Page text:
6.5

Welcome to Sweden Review: “Learn the Language”

(Episode: 1.02)

TV Reviews Sweden
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<i>Welcome to Sweden</i> Review: &#8220;Learn the Language&#8221;

The title of this second episode of Welcome to Sweden is a double entendre. Bruce speaks no Swedish. He’s taking a class, but he’s terrible. Will Ferrell shows up as a former client and lends Bruce a tape voiced by some Scarlett Johansson-Sophia Bush hybrid. When caught listening to it, they behave as thirteen year-olds discovering loopholes in web blockers. It’s the closest Bruce’s gotten to payoff since he began moving around the world. If the interference isn’t coming from Emma’s family, it’s uncooperative bowels. So the “language” here is also that of sex.

It turns “Learn the Language” into a strange sexual ditty. The bulk of the plot concerns Bruce and Emma’s inhibited sex life. The days have become too many underneath her parents’ cramped summer house roof. They’re pent up. Emma’s apartment is still being fixed, so she and Bruce try to steal a blow job here, gussy up for sex there. They should’ve recognized their feeble efforts from the start. Sex under the parental radar isn’t inconspicuous sex. It breaks beds before anything starts. They’re caught around every corner. Emma’s parents are enduring a rough romantic go as well, but they’re at least free of the domain issue.

There’s also some accidental reflexivity. Poehler and Bornebusch are far less sensually enchanted than the tape. They could use its tricks—and its lessons. They execute the kisses and the suggestive blocking as if posing for amateur painters and 15 bucks. You can see the countdown in their heads each time they start up: three, two, one, Wait. In terms of the show, they don’t need to be dynamic lovers in order to be effective. They don’t really want it. But the writers do. With the title, it’s as if they’re shouting at Bruce: Pony up!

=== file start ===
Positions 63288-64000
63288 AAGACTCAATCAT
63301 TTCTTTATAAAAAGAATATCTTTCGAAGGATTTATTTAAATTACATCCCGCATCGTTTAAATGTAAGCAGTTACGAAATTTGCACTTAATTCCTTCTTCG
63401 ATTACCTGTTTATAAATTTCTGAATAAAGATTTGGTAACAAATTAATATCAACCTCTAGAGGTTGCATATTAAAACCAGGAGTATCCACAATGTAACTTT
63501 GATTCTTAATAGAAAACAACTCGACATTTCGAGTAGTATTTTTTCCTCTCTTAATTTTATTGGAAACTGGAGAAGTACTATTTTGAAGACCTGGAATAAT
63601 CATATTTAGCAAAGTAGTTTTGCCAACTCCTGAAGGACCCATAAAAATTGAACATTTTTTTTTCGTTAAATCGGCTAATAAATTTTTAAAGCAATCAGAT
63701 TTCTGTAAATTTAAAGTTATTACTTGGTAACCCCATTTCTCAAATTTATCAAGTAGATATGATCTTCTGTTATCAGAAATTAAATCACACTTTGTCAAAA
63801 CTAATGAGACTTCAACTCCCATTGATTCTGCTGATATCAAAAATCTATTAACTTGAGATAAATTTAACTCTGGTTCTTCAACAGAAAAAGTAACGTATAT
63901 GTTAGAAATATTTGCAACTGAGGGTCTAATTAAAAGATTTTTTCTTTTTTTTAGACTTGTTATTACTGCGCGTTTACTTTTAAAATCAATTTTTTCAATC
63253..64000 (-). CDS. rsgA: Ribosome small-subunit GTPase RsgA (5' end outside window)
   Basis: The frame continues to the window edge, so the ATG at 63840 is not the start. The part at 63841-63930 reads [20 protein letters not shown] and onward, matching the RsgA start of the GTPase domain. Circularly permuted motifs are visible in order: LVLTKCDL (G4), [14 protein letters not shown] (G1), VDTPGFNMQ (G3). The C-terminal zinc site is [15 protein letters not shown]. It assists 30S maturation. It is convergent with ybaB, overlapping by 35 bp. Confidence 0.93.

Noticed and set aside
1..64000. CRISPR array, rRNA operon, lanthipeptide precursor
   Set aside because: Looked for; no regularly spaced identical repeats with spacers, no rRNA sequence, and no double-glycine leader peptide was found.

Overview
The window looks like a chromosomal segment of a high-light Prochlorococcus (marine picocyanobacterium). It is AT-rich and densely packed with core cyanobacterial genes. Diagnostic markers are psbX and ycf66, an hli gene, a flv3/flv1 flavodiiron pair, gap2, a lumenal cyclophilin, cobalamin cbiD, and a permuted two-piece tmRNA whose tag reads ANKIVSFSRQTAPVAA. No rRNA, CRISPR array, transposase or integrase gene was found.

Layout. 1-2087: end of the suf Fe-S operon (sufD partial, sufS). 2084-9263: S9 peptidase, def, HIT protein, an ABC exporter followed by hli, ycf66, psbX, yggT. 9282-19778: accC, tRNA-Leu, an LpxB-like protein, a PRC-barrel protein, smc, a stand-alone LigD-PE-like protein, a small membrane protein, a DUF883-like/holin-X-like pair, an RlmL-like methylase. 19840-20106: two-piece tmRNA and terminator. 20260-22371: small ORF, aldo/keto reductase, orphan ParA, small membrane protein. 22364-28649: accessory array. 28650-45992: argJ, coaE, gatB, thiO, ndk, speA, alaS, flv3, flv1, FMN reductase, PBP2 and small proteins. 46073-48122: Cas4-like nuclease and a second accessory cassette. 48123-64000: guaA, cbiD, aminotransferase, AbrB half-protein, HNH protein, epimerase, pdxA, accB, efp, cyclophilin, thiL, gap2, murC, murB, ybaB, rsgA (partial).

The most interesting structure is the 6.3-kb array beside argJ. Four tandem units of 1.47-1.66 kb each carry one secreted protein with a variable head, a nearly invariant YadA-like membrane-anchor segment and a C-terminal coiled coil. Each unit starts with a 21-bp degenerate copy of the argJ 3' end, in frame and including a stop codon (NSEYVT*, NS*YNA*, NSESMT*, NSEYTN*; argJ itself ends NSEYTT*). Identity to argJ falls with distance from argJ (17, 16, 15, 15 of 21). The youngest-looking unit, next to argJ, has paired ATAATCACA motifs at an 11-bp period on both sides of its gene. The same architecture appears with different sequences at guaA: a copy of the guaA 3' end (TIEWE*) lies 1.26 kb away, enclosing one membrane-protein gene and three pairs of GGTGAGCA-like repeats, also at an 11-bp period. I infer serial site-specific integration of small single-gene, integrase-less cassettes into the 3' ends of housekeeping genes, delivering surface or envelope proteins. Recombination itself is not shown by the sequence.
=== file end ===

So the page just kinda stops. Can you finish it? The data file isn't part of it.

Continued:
The episode’s economy eases the awkwardness. These writers have a knack for brevity. Some of the scenes are itty-bitty. The opener is moments long, plenty of time to establish the jovially unapologetic America-hater who turns Bruce into Judas. Canadian he says he is. How dare he? Hassan, a Middle-Eastern refugee, and his family survived American bombings. A couple members traded limbs for life. So he hates America. His character has three beats, each of them short. The joke is Hassan’s brand of hatred. It’s not vitriolic or horrifying or political. In talking about America, it’s as if he’s describing the older boy who always pissed on his sidewalk chalk drawings.

Each of the arcs, in fact, outside Bruce and Emma’s sexcapades, unfold one on top of the other. Olin counteracts some of her sentiment in the pilot. At first her Viveka was gloating about Birger’s height and masculine handsomeness. In “Learn the Language,” she admits to the wishfulness of her words—or rather, their nostalgia. Birger used to daunt with towering manliness. The memories warm her. But now they haven’t sat in a dark theater (see: like teenagers) since Ghostbusters. This sailor hat he wore, she says, oh this sailor hat. The second beat, later, is background: Emma on the phone with maintenance, trying to get her apartment straightened away and the hell out of her parents’ place, Viveka foregrounded in the shed, excavating that sailor hat from a box of memories. The third beat is re-ignition.

Her parents finally get to it with more enthusiasm than either Emma or Bruce—mostly Bruce—can muster. You can see it on Emma’s face: Why aren’t we as foxy? The show doesn’t play it out as anything more than an impotency gag. It doesn’t beg us to diagnose Bruce and Emma’s relationship. Bruce compensates for his uninspiring performance with the gushiest yuck-love: “You know everything about you is sexy to me.” Except lines like that, for Emma, work. We might roll our eyes, because we typically prefer cleverness or, you know, not adolescent cliché from our stories. But that line is this relationship: They aren’t sexual monsters or James Bond or even Don Draper. It’s their flavor. By the final shortcoming, Emma laments they aren’t animals. But they are: They’re love birds.

The show’s almost cute in the way it can’t move the needle. In nearly his first complete Swedish sentence, Bruce flubs dirty talk: “I want to screw dough.” This, Emma says, laughing, is the grossest thing she’s ever heard. I know people who would think that. Or flee too, like when Emma catches her parents preparing for doggy style. That’s it: To the hotel! Those people don’t remind me anything of these characters—but, hey, they exist. Non-missionary elderly sex with sailor caps seems representative of Sweden’s naughty ceiling. And that’d be more than they can handle. Poehler, on screen and in the writers’ room, is taming juvenility.

Kyle Burton is a freelance critic and an inaugural recipient of Indiewire and Sundance’s Roger Ebert Fellowship. You can follow him on Twitter.